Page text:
Victor Dobchuk .... location manager
Adeline Elias .... production accountant
Sheree Fondeur .... production assistant (as Sheree Betker)
Claude Forest .... insurance broker
Randy Guest .... production assistant
Leif Axel Kjeldsen .... title sequence editor: Denmark
Vince Krochak .... production assistant
Scott Layton .... assistant production coordinator
Tamara Mauthe .... production coordinator
Basil McKinley .... avid technical support
Alanna Mills .... script supervisor
David Porter .... chef
Bob Stewart .... clearance coordinator
Helle Stübner .... production coordinator: Denmanrk
Cliff Sumter .... body double
Oliver Winding .... script consultant
 

Production CompaniesDistributorsOther Companies

Additional Details

Also Known As:
MPAA:
Rated PG-13 for intense thematic material
Runtime:
USA:91 min (Sundance Film Festival)
Country:
Language:
Color:
Aspect Ratio:
2.35 : 1 See more »
Sound Mix:
Certification:
Australia:M | Australia:PG (TV rating) | Canada:G (Québec) | Finland:K-11 | France:U | Germany:16 | Iceland:12 | Netherlands:12 | Switzerland:14 (canton of Geneva) | Switzerland:14 (canton of Vaud) | UK:12A | USA:PG-13

Did You Know?

Trivia:
Gary Oldman, Ray Liotta, Mark Ruffalo and Tom Sizemore were all considered for the lead role.See more »
Quotes:
[first lines]
Harry:Unit 14 here. I got a white, middle-aged male, he just took a cardigan and slipped it into his bag. Area A-91, over.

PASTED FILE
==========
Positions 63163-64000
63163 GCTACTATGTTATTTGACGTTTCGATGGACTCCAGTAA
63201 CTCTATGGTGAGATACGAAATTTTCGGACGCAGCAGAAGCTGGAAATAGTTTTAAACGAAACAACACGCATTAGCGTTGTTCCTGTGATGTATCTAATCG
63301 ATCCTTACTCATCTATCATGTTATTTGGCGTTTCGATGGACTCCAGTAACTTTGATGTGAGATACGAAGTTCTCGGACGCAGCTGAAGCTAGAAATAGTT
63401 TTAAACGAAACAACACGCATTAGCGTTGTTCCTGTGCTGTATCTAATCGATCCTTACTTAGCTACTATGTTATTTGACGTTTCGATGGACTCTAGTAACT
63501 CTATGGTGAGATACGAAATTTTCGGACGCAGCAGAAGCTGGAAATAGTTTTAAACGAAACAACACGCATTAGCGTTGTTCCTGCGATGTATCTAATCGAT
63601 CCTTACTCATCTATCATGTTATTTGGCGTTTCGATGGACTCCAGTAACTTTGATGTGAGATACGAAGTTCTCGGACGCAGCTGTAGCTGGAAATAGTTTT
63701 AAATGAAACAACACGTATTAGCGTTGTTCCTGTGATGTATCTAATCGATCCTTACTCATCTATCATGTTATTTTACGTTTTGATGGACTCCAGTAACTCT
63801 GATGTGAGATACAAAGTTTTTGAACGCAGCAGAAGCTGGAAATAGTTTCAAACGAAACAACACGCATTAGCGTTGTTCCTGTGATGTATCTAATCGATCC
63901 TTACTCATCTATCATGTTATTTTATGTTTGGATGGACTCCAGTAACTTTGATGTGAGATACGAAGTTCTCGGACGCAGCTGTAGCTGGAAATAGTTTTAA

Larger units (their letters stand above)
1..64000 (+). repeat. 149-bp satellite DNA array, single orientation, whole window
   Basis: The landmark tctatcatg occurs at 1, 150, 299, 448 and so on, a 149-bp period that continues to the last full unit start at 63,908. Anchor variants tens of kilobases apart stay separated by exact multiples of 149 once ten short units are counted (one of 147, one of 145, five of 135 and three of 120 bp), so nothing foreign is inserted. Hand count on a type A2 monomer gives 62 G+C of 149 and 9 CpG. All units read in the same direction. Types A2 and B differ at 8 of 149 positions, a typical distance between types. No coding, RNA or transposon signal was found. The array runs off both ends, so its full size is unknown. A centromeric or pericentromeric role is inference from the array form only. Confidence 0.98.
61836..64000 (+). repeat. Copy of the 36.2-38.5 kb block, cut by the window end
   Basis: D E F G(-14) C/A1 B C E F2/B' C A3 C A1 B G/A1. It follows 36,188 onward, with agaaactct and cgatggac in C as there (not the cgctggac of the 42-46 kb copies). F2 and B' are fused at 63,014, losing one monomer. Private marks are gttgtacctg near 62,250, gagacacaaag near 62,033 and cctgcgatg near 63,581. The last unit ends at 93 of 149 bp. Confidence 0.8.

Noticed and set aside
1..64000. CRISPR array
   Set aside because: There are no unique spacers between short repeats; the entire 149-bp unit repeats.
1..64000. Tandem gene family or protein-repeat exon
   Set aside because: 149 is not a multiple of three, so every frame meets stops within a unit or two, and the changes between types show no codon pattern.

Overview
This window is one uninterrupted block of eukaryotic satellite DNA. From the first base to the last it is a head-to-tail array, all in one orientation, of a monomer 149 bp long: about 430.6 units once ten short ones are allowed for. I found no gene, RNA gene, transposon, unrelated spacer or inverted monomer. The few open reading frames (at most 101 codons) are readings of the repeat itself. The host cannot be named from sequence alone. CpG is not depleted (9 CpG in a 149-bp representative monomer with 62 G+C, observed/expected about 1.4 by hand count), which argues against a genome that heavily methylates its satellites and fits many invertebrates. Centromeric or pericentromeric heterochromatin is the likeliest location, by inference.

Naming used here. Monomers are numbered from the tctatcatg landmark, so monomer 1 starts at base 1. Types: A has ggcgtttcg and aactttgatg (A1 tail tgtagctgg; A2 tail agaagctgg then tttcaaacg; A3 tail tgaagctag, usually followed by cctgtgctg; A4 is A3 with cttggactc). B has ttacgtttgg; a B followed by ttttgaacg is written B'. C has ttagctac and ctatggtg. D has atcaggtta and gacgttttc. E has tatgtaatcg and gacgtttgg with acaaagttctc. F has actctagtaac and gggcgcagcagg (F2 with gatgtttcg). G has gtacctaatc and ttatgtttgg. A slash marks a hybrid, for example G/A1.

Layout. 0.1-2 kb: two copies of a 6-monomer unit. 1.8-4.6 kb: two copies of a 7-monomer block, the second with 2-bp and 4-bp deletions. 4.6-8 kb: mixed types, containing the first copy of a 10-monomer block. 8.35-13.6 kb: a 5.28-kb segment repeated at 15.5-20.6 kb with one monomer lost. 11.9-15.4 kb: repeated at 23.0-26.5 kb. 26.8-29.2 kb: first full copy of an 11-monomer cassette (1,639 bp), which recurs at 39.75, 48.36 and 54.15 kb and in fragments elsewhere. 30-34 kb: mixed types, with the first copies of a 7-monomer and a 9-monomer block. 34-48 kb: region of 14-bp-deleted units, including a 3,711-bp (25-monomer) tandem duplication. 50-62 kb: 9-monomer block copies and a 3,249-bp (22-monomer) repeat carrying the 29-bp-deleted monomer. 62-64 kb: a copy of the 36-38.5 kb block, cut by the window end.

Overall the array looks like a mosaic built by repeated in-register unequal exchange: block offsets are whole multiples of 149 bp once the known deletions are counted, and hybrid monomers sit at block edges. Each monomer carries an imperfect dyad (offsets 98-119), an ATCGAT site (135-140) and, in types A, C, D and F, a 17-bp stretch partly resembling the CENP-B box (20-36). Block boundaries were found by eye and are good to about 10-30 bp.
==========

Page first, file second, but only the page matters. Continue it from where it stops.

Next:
Control Room Guard:Copy. Got the suspect on camera. Over.
Harry:Stay on him, here I go...
See more »
Movie Connections:
Featured in Tusind former for frygt (2003) (TV)See more »

FAQ

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48 out of 62 people found the following review useful.
No fear, 13 April 2003
Author: Lars Christensen (c@cool.dk) from Copenhagen, Denmark



* * ½ (2½ of 5)

Fear X

Directed by: Nicolas Winding Refn, 2003



No fear

Nicolas Winding Refn is easily the most interesting Danish director around today. While his tracklisting before Fear X included only two movies - the gritty, streetwise and perfectly captured debut Pusher (1996) and the more ambitious and pseudo-melancholic Bleeder (1999) - he'd already worked up a name for himself as the enfant terrible of, if not European, then Danish cinema.

Refn, like Tarantino (a major influence) and many other angry young directors from the 90s, grew up a movie nerd, raised on action b-movies, Hong Kong slambang and drawing inspiration from cult movies rather than mainstream (accepted) classics.

Yet he also belongs to the elite here (where Tarantino is still CEO) as he has a keen understanding of pure movie making, storytelling and creating angles and unique approaches in what has turned into some sort of predictable genre by itself.

Notice how in Pusher the downright rotten character of Frank (intoxicatingly portrayed by Kim Bodnia) gradually gains our sympathy in his many struggles as the movie progresses. And how in Bleeder Refn still keeps you glued despite the raw and sudden turn in events (Bodnia in another amazing performance) that might have seemed simply uncalled for and repulsive in the script.

Fear X is Refns $7 million dollar American (filmed in Canada actually) debut starring John Turturro and the always welcome James Remar (remember 48 Hours?).